Future Feast: Now Open for Tasting

A year after I started The Apocalypse Project, I collaborated with chefs to design dishes of the future. What can we eat if meat, dairy, wheat, and other typical food sources were not enough to feed everyone on the planet? The idea was to get people to think about alternative dishes that are actually sustainable. I loved the crazier recipes in the eventual outcomes, such as dishes made of insects, worms, etc. I actually enjoyed tasting them all, even though some of them made my skin crawl at first.

Food is one of the best frameworks for discussing sustainability, because not only is it a way to get people together, but our current food choices is responsible for almost a third of our global carbon footprint. The easiest way to do something is to change our food choices, which is why I made Food the first theme for Year for the Planet, my personal challenge to change myself in making environmental choices.

I realized that in 2017, there are so many individuals, businesses, and cultures around the world who have been experimenting with similar themes. Many cultures in Asia have insects in their diet, and in the West, they are finding ways to infuse these in their cuisine. I started to wonder, do they taste good? How can individuals incorporate them in their diet?

When we hold Future Feasts, I could classify the people into three categories:

1. The Adventurous Muncher – “YES! Let’s have crickets every day!”. This is the person who can easily change their food mindset.

2. The Squeamish but Conscious Eater – “I’ll have the locust taco but can you make sure all the faces are pulverized? Oh and drown it in guacamole, please, so I won’t notice them.” These are the ones who want these substitutions to look and taste like their usual diet. They want to try new things but they might not necessarily adapt quickly to the sensory baggage that goes with it.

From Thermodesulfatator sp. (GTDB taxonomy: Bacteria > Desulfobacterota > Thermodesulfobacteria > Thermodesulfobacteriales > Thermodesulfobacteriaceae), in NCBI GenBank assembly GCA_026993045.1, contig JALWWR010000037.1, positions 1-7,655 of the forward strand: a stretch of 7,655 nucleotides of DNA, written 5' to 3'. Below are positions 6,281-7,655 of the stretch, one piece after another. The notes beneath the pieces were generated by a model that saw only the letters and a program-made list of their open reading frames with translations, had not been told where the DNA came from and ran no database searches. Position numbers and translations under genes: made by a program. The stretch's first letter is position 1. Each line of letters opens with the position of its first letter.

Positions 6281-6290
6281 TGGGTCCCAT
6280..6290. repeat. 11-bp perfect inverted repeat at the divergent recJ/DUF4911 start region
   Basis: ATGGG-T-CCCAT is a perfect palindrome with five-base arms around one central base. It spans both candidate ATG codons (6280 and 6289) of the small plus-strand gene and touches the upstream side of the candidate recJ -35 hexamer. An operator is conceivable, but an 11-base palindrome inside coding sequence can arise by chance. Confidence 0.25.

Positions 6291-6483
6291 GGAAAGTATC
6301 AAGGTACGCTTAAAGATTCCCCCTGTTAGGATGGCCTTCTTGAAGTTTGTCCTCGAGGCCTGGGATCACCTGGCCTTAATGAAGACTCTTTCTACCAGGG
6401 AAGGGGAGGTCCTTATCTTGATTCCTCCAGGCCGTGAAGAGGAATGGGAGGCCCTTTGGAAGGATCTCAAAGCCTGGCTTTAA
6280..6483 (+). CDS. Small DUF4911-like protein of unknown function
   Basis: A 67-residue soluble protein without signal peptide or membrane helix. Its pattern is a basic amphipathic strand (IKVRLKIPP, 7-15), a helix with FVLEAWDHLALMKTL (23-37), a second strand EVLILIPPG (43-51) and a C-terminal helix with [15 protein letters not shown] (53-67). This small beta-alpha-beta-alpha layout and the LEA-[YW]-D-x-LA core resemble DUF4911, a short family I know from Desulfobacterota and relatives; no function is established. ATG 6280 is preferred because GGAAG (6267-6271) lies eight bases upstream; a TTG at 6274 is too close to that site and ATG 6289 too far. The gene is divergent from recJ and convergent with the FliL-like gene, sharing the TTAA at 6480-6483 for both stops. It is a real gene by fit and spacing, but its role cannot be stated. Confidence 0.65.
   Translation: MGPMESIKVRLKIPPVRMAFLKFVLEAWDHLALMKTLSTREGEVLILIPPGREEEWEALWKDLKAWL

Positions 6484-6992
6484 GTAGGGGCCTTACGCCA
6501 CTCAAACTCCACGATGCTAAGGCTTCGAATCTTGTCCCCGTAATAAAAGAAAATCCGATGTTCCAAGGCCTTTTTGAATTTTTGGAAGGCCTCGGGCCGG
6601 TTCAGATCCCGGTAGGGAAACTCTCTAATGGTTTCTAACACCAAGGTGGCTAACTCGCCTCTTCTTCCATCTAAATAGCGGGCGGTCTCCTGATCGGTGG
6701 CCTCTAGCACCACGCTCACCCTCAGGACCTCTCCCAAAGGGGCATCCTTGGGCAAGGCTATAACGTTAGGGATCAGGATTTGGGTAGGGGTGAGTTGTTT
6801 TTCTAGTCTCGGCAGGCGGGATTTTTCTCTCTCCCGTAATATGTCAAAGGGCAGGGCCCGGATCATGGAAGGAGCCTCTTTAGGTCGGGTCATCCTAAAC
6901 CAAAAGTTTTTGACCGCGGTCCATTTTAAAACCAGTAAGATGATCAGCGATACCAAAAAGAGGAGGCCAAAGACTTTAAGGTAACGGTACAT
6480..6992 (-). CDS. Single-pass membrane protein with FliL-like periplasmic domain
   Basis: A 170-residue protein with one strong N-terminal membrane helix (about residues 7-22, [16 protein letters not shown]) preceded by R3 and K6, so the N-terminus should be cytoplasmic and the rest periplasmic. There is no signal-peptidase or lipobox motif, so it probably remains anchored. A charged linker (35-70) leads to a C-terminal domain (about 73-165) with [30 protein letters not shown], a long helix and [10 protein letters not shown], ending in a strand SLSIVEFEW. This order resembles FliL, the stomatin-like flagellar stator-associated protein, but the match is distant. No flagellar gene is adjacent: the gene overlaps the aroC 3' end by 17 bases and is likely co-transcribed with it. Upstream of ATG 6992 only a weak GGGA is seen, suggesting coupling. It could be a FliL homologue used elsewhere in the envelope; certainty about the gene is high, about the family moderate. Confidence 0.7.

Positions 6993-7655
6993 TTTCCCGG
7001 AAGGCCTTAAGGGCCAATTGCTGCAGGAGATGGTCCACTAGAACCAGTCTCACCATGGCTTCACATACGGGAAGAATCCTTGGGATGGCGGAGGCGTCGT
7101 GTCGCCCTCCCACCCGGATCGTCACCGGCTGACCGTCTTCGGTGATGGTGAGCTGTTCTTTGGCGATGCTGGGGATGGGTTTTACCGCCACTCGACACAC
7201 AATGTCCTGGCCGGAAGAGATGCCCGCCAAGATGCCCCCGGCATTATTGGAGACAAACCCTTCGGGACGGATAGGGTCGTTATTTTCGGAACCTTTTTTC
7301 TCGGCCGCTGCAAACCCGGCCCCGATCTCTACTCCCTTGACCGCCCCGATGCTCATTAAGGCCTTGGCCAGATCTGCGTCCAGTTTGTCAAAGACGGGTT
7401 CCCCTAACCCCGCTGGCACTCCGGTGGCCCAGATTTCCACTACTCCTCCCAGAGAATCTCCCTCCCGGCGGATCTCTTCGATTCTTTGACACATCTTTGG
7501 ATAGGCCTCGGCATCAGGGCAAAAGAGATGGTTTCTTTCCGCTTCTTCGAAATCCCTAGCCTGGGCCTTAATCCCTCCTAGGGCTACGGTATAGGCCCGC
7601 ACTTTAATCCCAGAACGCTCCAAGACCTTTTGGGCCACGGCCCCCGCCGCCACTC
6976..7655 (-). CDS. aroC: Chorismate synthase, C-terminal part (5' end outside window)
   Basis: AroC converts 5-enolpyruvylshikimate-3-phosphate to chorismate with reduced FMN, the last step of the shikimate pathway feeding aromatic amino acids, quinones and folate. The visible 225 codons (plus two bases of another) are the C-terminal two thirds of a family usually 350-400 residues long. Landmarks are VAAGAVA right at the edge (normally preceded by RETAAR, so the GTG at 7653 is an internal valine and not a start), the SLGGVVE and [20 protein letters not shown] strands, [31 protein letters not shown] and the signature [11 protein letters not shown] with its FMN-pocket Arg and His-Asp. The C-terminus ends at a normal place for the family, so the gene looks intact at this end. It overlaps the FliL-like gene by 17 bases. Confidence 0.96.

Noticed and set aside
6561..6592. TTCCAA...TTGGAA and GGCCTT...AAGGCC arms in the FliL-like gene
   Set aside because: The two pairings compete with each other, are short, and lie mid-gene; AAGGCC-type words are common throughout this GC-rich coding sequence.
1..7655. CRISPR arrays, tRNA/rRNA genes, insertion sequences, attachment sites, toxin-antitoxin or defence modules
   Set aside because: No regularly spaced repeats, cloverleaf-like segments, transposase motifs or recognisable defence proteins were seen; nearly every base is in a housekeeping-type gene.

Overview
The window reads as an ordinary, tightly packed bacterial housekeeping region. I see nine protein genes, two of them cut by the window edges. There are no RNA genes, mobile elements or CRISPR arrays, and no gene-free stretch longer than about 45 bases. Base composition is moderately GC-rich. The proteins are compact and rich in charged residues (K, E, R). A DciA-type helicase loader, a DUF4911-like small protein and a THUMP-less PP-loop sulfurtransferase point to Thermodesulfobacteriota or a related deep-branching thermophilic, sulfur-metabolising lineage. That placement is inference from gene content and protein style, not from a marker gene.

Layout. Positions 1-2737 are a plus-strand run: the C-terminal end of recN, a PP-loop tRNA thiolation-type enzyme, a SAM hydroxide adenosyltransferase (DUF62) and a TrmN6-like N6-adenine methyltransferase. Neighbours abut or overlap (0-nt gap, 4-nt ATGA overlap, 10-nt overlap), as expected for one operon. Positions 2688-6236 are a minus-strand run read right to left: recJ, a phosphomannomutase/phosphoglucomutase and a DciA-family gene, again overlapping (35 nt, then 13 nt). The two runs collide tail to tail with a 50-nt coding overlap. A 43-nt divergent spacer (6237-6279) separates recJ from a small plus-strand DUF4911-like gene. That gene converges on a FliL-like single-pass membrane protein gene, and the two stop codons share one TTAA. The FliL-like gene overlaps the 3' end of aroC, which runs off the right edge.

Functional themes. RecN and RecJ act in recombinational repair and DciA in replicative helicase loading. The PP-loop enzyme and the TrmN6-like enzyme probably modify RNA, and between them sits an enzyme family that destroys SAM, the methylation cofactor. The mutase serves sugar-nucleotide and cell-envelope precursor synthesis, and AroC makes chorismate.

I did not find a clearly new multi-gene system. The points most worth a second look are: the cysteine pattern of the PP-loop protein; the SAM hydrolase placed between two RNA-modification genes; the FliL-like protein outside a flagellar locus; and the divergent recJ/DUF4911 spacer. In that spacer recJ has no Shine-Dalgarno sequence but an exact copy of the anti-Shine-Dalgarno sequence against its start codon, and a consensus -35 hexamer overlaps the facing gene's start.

3. The Weekender – “Ok, that’s great. I’ll have sea vegetable chips once a week.” This is the person who can make room for these foods on some days.

4. The Rejector – “No, thanks, I’ll stick to beef.” This is the individual who resists change.

There are so many sustainable food options out there. But not very many people know what they are or where they can get them. Fewer still are those who know how they taste. Some of them might also not be affordable for everyone. When it comes to feeding all people without killing the planet, we have a long way to go.

So here at Future Rx, Future Feast will be a food review of all the insects, worms, previously unknown grains, sea veggie chips, etc. that I can sink my teeth into. I’m an Adventurous Muncher, so I’ll try anything once. My goal is to review these dishes and say 1) whether they are delicious, 2) why they are sustainable (including how they are prepared, packaged, and transported), and 3) how we can add them to our diet. Occasionally, I’ll put out recipes I invented.

I think that someone should be able to tell the world whether these actually taste good and that might as well be me. Bug steaks, anyone?

Thanks for stopping by, and do stick around!

—Catherine
csgyoung [at] gmail

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